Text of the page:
“The Court is persuaded that ‘officers of the United States’ did not include the President of the United States,” Wallace wrote. “It appears to the Court that for whatever reason the drafters of Section 3 did not intend to include a person who had only taken the Presidential Oath.”
Most of her 102-page opinion, however, affirmed the petitioners’ claims that Trump had incited and engaged in insurrection and upheld some other of their arguments in favor of disqualification.
Blackman, the conservative law professor, noted that the officer issue was an “easy way” of resolving the case, which will likely be appealed up to the U.S. Supreme Court.
“There were five or six pages on the officer issue. It was done pretty pretty briskly. So, given that there are some time constraints on this case, because they want to move quickly, it could be an attractive argument,” he said.
Graber, who supports the move to bar Trump, noted that Wallace could have ruled based on officer argument, while finding that Trump engaged in insurrection, in order to tee-up findings for the Colorado Supreme Court to ultimately make the final call on Trump’s ballot accessibility in the state.
“The judge spent almost 100 pages documenting that Donald Trump engaged in an insurrection with the attempt to disturb, violently, the peaceful transition of presidential power. Then after doing this … the judge said but oh, by the way, it turns out that because of an obscure technicality in Section 3, which talks about any officer, civil or military, or anyone who holds an executive office — it turns out the president is an exception,” Graber said.
Perhaps, he noted, “the judge is setting up the Colorado Supreme Court to disqualify Trump.”
Then there are procedural and logistical reasons that 14th Amendment challenges have been dismissed. The case brought before the Minnesota Supreme Court was rejected, the court said, because “there is no error to correct” at this stage in the primary election process.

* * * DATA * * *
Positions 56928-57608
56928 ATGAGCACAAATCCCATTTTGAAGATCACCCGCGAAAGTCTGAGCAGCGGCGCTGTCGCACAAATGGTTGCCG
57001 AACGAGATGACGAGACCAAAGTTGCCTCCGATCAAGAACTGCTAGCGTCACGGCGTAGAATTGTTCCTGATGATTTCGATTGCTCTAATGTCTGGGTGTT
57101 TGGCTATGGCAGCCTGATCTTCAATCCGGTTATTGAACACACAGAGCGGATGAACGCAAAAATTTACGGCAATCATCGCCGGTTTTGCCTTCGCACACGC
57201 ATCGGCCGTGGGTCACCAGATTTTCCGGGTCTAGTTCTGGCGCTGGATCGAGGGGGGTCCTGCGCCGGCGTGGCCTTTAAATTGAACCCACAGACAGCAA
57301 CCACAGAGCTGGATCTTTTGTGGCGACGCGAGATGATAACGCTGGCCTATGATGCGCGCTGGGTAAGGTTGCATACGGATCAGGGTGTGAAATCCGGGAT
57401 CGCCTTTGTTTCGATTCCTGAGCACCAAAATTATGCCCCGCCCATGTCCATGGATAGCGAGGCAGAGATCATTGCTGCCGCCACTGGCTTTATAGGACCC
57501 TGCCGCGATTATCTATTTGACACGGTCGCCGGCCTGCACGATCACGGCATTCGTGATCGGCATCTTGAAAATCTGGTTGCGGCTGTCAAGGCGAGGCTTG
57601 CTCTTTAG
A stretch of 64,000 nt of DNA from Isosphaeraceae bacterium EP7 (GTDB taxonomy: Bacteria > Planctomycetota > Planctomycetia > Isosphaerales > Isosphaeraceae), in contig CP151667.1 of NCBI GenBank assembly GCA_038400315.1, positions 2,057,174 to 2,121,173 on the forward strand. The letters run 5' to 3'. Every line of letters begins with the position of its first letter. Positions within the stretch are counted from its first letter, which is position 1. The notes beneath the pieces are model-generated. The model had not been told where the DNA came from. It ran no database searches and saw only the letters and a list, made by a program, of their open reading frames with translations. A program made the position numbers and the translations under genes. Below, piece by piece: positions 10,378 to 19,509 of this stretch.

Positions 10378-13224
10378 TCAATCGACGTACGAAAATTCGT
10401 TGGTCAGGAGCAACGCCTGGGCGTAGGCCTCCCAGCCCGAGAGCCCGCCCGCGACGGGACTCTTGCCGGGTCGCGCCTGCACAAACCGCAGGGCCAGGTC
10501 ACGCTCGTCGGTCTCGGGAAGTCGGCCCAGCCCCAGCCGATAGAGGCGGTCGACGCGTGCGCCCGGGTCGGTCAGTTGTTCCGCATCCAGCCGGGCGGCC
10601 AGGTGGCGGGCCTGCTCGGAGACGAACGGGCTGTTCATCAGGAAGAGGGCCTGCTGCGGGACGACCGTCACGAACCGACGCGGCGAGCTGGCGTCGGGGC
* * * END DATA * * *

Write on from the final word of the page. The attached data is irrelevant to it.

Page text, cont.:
“There is no state statute that prohibits a major political party from placing on the presidential nomination primary ballot, or sending delegates to the national convention supporting a candidate who is ineligible to hold office,” the court wrote.
The Minnesota high court did not stop the challengers from “bringing a petition raising their claims” as it relates to the general election, however.
A Washington state district court judge also dismissed a lawsuit filed by a Spokane Valley resident last week on procedural grounds, stating that it isn’t certain that Trump will be listed as a candidate in their March 12, 2024, GOP primary because the ballot is not yet certified.
“Plaintiff’s Complaint concerns a hypothetical, as it is not certain that Mr. Trump will appear on the Washington presidential primary ballot,” Chief Judge Stanley Bastian wrote.
Further dismissals have come from cases mounted by long shot Republican presidential write-in candidate John Anthony Castro, who has filed similar suits in dozens of states
A U.S. district court in Arizona last week, dismissed one of Castro’s challenges, with Judge Douglas L. Rayes citing a lack of subject-matter jurisdiction, arguing that Castro was “not genuinely competing with Trump for votes or contributions, and therefore is not suffering a concrete competitive injury.”
A federal district court in Rhode Island last month also dismissed a lawsuit challenging Donald Trump’s eligibility filed by Castro, upholding a decision from a U.S. district court which rejected one of Castro’s lawsuits in New Hampshire.
The role of Congress vs. the judicial system
The Michigan Court of Claims in November dismissed 14th Amendment lawsuits against Trump because Judge James Robert Redford found that it was the role of Congress, not the judicial branch, to decide on the matters of Trump’s eligibility.
The judge also ruled that under state law, he did not have the power to order election officials to examine Trump’s eligibility based on the 14th Amendment.
“What we often seeing with certain hot button issues, institutions are just as happy to have someone makes a tough decision,” Graber said. “To some degree, I think there’s a case that everybody hopes somebody else will disqualify Donald Trump.”